They interrupted each other. They spoke Spanish. And, for a few moments, they talked about education. 

The first televised Democratic presidential candidates debate, held in Miami on Wednesday night, featured 10 candidates: Cory Booker, Bill de Blasio, Julián Castro, John Delaney, Tulsi Gabbard, Jay Inslee, Amy Klobuchar, Beto O’Rourke, Tim Ryan, and Elizabeth Warren. 

Here’s what we heard about schools and education. For a full rundown of the candidates’ education positions, check out our tracker

  • Booker: Improving health care would improve schools, too. “In communities like mine, low-income communities, this is an education issue because kids who do not have health care are not going to succeed in school.” 
  • De Blasio: I can bring pre-kindergarten to America. “It matters that we choose someone who saw the wasted potential of our children denied pre-K and gave it to every single one of them, for free. These are the things I’ve done in New York.” 
  • Delaney: We need to do “real things” to help working people. “We’ve got to fix our public education system,” he said. “It’s not delivering the results our kids need, nor is college and post-high school career and technical training programs doing that.”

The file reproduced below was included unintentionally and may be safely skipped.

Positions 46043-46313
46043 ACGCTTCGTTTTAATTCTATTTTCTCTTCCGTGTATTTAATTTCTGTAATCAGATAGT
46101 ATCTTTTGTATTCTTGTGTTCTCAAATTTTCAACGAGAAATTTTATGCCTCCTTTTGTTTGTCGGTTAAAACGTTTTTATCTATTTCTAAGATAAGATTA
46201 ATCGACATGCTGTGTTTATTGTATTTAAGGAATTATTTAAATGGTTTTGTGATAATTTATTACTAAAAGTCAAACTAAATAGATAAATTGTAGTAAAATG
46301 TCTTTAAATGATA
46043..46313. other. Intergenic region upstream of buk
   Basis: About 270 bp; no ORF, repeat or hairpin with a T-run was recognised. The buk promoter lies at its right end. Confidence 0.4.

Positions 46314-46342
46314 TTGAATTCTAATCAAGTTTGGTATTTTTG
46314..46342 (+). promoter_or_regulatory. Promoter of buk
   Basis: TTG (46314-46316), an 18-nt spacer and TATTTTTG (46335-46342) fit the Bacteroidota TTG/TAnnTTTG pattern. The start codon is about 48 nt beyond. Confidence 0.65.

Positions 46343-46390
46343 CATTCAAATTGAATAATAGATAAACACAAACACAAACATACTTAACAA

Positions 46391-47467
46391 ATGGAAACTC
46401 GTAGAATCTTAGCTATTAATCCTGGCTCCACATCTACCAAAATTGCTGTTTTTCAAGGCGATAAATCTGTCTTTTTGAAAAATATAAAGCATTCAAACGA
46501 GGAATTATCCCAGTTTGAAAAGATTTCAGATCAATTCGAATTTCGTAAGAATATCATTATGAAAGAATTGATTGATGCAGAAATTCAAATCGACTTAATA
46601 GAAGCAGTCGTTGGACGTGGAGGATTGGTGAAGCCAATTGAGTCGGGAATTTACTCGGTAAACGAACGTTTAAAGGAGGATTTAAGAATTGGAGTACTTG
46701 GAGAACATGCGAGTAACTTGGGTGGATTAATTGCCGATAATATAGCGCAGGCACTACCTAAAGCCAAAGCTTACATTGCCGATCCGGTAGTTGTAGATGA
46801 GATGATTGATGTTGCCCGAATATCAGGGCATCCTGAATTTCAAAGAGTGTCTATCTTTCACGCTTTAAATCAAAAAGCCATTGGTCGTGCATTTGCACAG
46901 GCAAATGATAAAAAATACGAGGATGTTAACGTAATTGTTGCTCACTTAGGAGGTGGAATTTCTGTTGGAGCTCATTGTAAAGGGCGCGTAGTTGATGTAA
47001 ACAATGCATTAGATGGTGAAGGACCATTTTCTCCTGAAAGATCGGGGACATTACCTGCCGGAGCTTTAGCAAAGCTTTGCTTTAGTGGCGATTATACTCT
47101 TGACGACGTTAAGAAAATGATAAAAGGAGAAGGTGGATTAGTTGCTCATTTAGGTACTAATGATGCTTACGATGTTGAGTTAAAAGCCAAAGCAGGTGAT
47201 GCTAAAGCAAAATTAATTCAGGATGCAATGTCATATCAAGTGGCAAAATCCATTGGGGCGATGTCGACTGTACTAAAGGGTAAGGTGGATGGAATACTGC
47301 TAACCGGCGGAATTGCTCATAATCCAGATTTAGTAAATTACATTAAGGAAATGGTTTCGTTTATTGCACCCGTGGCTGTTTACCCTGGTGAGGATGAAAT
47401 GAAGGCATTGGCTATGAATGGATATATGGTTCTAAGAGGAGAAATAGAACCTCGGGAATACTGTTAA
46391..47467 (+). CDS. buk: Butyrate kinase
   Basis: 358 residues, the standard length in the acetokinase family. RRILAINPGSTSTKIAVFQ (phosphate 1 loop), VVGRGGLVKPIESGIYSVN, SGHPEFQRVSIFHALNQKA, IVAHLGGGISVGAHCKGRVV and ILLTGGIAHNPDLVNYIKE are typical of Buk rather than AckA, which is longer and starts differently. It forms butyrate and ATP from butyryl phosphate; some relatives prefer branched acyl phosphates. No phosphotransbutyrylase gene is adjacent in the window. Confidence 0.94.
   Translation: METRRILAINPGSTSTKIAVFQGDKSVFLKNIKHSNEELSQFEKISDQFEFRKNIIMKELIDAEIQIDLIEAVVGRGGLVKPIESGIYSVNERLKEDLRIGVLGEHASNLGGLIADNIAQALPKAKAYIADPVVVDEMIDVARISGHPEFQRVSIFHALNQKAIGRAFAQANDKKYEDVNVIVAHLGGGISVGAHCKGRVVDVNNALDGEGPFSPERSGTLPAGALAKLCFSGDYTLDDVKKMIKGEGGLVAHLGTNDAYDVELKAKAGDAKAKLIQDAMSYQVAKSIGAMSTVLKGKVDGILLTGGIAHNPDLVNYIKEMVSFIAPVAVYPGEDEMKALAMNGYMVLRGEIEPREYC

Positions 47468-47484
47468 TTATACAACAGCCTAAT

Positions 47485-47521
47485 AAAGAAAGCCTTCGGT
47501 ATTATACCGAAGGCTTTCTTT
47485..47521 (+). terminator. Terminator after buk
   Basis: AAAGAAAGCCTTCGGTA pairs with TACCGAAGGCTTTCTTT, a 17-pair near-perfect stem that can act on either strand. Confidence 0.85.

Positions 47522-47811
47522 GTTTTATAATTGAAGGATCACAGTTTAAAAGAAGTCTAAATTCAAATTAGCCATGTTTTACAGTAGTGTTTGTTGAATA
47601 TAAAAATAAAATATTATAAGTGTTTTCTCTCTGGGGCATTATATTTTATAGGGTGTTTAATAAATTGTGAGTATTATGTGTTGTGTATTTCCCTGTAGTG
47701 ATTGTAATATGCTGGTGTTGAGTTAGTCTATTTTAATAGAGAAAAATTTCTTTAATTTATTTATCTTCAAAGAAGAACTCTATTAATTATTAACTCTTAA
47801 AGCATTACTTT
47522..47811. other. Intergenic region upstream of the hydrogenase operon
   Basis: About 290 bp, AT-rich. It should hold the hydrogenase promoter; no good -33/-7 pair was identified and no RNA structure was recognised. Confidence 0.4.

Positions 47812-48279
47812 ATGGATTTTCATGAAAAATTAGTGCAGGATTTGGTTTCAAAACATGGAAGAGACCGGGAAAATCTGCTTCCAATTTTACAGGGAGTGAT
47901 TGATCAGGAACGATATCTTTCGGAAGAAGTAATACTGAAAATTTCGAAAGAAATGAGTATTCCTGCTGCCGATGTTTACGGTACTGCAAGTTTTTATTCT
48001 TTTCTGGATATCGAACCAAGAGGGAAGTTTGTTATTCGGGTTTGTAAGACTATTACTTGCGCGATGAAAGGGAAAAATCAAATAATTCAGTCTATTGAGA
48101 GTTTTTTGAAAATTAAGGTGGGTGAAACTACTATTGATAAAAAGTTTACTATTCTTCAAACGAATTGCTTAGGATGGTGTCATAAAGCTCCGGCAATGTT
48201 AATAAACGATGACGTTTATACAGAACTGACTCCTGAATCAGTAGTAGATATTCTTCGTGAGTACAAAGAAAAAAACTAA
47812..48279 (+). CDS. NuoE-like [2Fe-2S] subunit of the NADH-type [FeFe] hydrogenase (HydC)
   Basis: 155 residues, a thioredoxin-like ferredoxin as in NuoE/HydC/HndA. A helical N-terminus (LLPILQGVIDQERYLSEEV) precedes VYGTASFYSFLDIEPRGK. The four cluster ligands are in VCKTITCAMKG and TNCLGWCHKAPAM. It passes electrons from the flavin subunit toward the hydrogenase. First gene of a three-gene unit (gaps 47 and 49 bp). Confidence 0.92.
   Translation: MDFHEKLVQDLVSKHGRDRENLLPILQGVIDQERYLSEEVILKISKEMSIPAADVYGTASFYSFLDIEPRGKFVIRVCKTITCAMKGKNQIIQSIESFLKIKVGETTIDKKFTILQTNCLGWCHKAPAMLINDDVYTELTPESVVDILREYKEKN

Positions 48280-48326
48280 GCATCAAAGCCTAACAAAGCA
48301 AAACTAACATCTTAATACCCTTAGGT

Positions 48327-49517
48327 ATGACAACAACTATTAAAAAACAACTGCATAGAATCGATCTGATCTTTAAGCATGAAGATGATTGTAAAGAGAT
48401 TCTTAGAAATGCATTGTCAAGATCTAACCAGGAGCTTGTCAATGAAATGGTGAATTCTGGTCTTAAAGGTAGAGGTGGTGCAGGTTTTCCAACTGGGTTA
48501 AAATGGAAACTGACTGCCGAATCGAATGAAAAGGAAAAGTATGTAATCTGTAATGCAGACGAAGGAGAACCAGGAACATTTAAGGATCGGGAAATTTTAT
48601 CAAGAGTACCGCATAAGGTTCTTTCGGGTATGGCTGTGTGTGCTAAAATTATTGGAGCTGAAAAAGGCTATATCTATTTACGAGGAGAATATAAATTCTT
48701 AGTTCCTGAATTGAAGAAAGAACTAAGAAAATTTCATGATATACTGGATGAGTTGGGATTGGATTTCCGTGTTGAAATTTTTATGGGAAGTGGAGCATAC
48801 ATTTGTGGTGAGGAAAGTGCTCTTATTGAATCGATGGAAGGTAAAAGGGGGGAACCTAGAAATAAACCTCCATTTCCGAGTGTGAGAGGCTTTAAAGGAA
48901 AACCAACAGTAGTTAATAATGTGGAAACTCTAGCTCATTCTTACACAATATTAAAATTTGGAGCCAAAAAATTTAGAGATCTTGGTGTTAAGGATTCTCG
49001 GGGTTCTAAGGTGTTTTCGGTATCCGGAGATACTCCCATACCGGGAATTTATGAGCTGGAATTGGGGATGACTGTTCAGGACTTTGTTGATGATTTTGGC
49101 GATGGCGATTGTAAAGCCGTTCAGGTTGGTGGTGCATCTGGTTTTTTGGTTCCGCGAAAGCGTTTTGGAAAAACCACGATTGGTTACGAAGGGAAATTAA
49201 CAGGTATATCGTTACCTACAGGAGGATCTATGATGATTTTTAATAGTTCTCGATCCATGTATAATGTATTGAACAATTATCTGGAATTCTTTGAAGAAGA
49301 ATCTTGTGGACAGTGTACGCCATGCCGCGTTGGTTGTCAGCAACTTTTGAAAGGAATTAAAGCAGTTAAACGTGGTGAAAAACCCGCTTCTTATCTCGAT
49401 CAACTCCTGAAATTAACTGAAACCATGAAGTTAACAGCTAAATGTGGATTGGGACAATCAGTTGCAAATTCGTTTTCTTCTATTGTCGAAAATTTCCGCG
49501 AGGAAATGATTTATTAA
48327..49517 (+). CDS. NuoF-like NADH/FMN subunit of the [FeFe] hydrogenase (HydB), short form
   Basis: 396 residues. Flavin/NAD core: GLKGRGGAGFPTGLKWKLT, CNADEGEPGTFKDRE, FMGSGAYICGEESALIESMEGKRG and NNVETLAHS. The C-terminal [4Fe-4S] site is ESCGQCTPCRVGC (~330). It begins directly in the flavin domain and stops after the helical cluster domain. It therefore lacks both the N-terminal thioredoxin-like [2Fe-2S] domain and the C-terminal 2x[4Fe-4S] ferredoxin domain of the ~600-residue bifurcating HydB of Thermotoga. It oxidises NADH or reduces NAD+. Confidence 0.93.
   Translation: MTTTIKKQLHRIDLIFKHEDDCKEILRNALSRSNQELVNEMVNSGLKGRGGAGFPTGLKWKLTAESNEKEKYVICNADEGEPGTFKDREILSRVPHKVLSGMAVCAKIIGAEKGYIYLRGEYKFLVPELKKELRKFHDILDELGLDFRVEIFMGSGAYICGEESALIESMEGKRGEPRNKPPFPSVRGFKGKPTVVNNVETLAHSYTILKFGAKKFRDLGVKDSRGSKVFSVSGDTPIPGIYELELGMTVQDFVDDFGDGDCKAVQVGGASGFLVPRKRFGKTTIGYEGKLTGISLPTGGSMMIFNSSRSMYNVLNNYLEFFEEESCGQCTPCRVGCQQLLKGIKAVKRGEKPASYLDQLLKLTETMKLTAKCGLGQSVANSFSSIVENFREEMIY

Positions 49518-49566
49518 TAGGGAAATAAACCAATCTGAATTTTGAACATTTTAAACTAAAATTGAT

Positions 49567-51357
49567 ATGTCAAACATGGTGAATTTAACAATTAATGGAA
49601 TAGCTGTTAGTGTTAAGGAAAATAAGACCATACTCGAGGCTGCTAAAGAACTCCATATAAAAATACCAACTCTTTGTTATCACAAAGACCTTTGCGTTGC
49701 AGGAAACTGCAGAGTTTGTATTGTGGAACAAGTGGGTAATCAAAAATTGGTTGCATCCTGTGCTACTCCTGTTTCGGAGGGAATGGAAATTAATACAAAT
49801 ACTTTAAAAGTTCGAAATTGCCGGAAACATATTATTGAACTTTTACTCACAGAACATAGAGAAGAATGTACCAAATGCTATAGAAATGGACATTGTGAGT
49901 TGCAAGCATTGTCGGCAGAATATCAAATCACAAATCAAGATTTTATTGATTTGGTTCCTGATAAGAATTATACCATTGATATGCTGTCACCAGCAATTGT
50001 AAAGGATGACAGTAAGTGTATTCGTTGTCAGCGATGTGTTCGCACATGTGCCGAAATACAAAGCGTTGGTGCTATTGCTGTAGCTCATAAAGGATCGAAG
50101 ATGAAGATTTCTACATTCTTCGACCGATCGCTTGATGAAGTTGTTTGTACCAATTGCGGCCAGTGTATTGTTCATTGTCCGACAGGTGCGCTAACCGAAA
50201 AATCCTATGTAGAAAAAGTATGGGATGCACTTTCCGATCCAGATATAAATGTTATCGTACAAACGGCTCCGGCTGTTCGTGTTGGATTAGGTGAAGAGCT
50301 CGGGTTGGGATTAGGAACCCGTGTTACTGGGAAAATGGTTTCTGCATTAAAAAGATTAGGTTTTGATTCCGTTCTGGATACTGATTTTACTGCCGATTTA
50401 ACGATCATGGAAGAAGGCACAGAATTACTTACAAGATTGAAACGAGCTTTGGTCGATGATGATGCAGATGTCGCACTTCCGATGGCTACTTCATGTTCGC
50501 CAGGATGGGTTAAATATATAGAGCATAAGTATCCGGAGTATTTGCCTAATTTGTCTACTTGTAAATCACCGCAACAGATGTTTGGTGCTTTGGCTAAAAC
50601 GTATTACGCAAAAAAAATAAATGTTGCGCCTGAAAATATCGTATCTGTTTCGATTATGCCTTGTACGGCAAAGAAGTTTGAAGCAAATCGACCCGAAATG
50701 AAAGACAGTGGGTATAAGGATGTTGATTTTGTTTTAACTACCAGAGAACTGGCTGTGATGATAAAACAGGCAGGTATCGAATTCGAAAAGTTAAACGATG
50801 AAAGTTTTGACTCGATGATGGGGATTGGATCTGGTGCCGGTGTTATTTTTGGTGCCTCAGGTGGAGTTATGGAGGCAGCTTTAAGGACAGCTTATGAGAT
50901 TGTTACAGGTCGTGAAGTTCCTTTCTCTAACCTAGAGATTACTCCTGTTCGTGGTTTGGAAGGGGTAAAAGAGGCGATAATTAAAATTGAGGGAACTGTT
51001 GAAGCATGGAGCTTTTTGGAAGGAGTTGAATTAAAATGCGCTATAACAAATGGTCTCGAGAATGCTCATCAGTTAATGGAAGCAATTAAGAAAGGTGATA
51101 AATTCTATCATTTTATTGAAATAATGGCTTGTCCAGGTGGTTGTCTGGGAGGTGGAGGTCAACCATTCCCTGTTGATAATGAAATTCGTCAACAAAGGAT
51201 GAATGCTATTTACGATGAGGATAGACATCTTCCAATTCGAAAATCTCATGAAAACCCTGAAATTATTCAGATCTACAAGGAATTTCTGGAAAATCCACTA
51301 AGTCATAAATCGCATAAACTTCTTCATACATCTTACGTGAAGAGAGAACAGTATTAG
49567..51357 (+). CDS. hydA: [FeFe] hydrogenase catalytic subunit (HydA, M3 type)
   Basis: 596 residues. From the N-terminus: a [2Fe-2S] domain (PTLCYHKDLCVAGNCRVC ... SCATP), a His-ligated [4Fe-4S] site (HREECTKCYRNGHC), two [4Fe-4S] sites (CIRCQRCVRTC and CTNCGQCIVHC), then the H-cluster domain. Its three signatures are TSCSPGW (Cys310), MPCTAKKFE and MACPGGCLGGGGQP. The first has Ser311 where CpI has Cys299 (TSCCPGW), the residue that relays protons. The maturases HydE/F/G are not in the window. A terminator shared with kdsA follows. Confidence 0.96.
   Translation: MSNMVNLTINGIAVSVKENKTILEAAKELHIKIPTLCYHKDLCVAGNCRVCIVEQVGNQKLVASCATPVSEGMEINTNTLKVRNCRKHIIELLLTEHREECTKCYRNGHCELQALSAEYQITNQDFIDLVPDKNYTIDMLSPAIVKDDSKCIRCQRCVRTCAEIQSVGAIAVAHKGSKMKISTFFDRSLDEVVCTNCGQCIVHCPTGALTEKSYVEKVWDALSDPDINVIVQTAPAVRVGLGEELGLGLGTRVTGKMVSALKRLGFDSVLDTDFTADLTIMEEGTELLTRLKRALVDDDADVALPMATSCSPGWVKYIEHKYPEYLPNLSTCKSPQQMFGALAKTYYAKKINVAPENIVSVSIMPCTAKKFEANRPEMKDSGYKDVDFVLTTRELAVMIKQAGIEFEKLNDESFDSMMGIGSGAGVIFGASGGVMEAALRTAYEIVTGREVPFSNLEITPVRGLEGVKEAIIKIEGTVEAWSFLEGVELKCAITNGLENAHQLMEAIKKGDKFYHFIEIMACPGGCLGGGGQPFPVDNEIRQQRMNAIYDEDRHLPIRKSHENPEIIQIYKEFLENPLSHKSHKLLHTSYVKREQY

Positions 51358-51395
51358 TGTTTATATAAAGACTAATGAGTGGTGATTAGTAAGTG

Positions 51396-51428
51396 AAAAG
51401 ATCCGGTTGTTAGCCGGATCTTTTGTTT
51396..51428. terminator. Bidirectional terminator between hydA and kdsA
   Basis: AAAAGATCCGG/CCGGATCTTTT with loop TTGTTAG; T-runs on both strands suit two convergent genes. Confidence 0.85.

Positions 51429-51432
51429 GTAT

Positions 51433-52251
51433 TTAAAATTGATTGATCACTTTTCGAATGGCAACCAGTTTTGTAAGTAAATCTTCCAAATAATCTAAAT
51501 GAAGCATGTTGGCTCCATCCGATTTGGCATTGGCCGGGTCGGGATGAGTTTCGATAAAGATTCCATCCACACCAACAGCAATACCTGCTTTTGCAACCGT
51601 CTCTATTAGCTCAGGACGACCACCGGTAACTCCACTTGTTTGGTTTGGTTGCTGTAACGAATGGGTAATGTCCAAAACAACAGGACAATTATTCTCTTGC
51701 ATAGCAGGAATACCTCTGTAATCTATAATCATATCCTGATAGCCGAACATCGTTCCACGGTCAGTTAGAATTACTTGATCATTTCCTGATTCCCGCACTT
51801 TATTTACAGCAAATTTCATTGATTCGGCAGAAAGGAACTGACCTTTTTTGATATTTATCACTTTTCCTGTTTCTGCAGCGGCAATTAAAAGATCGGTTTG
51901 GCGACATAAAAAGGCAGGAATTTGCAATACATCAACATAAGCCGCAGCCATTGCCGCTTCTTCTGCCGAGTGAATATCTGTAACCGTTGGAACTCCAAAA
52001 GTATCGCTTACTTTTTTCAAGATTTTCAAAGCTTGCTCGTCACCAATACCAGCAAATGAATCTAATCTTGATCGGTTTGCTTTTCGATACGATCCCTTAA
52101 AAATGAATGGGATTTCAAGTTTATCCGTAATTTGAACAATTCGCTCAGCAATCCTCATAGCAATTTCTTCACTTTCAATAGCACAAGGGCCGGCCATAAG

• Klobuchar: College should be more affordable, and not just for “rich kids.” “My plan would be to make community college free and make sure that everyone else, besides that top percentile, gets help with their education. My own dad and my sister got their first degree with community college. There are many paths to success and certifications. Secondly, I’d use Pell grants. I’d double it from $6,000 to $12,000 per year and expand it to the number of families that get covered to families that make up to $100,000.”  
  • Ryan: Every school needs a mental health counselor. “We need to start dealing with the trauma that our kids have. We need trauma-based care in every school. We need social and emotional learning in every school.”

Ten more candidates will debate Thursday night.